MA in Art and Design in Education Exhibition 2018

Act like an Artist!

Research based practice term 4

DSC03753So Last autumn winter term I worked on these images. I constructed quick impromptu spaces to recreate/reenact images from postcards of women artist of the past.

Mimetics is a recurring theme in my artistic practice and in my teaching. In my proposal ‘Act like an Artist’, I was asking if we copy artistic behaviour, can we learn/teach anything about art or about being an artist? What are the ways in which an artist goes about her work? Can we learn, by re-enacting the physical activities of making artistic products or by striking a pose from an image, anything of the preoccupations, motivations, habits, influences, ideas, and materials beyond the mechanical use of tools and skills?

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Reenactment has a long history as social phenomena, as part of pageants, parades and religious events. The use of dressing up or more accurately ‘costumed interpretation’ (Heverin, 2015) is becoming increasingly prevalent in museums and galleries as Vanessa Agnew states,

…re-enactment is booming. History enthusiasts gather weekly to enact past events, television history programs are aired to good ratings, living museums hire costumed performers, civic governments sponsor local performances on historical themes, tourists “follow in the steps” of earlier travelers, and academics venture into public history.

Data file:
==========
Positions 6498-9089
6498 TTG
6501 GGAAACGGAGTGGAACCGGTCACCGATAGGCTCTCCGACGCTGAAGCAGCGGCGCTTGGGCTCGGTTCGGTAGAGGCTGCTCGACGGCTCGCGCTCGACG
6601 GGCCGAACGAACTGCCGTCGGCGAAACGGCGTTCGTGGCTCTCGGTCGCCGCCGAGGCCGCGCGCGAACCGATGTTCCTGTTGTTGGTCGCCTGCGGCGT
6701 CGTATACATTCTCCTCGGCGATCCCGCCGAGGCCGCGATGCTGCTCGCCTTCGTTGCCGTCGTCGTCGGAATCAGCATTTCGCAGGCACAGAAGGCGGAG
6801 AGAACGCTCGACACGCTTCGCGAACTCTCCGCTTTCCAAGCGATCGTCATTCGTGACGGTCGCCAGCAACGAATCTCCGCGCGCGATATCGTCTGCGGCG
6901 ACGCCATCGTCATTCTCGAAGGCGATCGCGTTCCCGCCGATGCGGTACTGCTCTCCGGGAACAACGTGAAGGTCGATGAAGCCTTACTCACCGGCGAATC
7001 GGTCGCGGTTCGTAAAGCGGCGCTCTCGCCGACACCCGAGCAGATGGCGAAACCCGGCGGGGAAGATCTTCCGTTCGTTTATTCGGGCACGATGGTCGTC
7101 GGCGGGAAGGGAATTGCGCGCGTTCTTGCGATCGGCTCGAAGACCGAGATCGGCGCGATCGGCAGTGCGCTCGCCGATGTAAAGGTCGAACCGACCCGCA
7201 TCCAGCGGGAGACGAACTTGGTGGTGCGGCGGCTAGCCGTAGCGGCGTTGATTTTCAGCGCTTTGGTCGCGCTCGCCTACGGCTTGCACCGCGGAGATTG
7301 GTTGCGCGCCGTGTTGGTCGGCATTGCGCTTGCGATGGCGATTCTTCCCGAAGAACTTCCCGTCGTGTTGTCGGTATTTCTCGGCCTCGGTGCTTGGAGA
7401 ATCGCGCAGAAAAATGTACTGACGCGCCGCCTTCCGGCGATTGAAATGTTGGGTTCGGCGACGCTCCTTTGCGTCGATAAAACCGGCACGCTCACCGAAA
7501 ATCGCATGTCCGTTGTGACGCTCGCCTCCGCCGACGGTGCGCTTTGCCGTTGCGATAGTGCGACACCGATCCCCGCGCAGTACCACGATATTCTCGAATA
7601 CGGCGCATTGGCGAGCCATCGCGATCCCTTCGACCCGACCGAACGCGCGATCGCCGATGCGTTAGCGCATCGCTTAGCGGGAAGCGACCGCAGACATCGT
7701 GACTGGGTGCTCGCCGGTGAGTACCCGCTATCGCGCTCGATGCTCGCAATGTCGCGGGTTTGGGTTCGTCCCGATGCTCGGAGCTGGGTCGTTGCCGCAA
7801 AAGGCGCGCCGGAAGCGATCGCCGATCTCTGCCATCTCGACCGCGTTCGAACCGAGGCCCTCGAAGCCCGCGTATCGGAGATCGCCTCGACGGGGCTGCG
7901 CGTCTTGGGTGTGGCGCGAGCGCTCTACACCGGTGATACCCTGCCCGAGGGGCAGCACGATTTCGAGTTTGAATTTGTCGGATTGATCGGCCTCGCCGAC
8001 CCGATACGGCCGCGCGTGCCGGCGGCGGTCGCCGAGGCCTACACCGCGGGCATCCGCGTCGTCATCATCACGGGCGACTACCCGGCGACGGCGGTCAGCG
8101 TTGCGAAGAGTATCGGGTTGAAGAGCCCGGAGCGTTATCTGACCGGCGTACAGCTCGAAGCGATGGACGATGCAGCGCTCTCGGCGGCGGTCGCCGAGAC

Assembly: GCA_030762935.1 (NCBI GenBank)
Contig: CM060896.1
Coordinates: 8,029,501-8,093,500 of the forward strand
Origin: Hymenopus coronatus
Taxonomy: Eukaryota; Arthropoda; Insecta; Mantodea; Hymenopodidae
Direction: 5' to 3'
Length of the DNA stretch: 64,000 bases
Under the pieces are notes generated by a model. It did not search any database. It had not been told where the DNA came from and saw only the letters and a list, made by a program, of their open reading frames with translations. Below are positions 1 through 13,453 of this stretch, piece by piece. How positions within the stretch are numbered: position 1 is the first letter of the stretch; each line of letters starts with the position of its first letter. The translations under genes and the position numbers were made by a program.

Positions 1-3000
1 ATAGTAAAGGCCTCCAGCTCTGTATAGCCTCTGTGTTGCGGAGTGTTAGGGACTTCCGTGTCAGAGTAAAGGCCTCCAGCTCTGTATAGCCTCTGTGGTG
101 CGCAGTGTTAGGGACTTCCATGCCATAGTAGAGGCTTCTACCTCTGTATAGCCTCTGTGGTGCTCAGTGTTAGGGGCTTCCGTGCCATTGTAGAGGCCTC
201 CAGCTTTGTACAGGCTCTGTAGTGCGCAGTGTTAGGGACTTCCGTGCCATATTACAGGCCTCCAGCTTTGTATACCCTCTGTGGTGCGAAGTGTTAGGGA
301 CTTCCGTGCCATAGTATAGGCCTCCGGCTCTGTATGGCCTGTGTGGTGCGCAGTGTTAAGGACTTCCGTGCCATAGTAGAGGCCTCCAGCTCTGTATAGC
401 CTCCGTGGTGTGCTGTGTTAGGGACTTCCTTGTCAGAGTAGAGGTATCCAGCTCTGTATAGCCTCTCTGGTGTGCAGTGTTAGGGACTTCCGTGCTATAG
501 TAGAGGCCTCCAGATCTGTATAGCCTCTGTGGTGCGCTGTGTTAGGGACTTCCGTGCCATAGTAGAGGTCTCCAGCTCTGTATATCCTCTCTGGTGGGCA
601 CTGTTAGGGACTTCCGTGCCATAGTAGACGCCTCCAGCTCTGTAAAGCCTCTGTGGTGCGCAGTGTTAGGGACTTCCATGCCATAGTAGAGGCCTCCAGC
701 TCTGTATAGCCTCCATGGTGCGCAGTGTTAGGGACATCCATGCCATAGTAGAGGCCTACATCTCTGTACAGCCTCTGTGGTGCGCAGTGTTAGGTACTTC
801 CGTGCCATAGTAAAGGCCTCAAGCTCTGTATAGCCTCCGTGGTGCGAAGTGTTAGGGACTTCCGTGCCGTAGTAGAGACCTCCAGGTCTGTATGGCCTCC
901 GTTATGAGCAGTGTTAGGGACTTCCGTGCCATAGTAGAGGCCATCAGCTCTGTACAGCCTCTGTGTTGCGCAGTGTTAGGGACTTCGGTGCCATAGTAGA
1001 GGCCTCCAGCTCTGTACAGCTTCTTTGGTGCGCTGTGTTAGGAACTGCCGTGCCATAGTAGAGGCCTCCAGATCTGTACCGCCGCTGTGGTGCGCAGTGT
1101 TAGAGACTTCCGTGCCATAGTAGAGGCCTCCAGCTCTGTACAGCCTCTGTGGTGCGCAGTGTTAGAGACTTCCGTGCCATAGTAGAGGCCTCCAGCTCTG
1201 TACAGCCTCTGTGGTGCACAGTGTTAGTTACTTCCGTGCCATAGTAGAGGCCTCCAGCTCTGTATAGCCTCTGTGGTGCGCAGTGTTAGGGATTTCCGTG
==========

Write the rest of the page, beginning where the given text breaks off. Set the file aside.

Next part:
(Agnew, 2004, p. 327)

Displaying the original image next to the image I created, invites a judgement of this stab at authenticity. The juxtaposition lends a satisfying story of enactment, there is a tangible delight in the closeness, or not (see Celeste Barber) of the reconstruction to the original, in noticing details, in a ‘spot the difference’ exercise. This delight reflects more than the aesthetic appeal of the finished matched photographs, but perhaps indicates an enjoyment of the aesthetics of the ‘attempt’, the fallible essentially ‘human context of their development’ (Dutton, 2004, p. 7). There is a great deal to be said for these amateur approximations (see (Dennis Severs House, 2000)) versus authentic real objects (traditional museum displays). The capturing of interpretive, and physical embodied experience seems to provide a rich resource, activating acute attention in both audience and maker.

This practice based research project seems to articulate the relation between the limited knowledge available in the experience of art as viewed from a considerable distance: looking at a post card – of an original photograph – of an artist appearing to perform an artistic act – in the past, and the actual bodily knowledge of making a work of art in the present. The latter appearing to shorten the former’s distance in the ‘lived experience’ of its construction. Claire Bishop talks about the apparent shortening of distance, between object and subject in participatory art’s audience experience. She describes Ranciere as ‘calling for spectators who are active as interpreters… putting to work the idea that we are all equally capable of inventing our own translations’ (Bishop, 2006, p. 16).

If one were just presented the pairs of images alone, the possibilities for learning are perhaps not clear, it is in the doing and the making. If, as Butler illustrates gender is an act of performance. We construct ourselves and all is constructed around us. Perhaps we can embrace this deferral of ‘definitional closure (Butler, 1990, p. 20)’ or ultimate authenticity, and allow ourselves insight into others, other ways of operating, other ways of being. It is these processes which will continue to hold my interest, the ‘batman effect’ the emancipatory nature of performing as other ‘a chance for… learning something different by enacting’ (Crang, 1996, p. 9)’.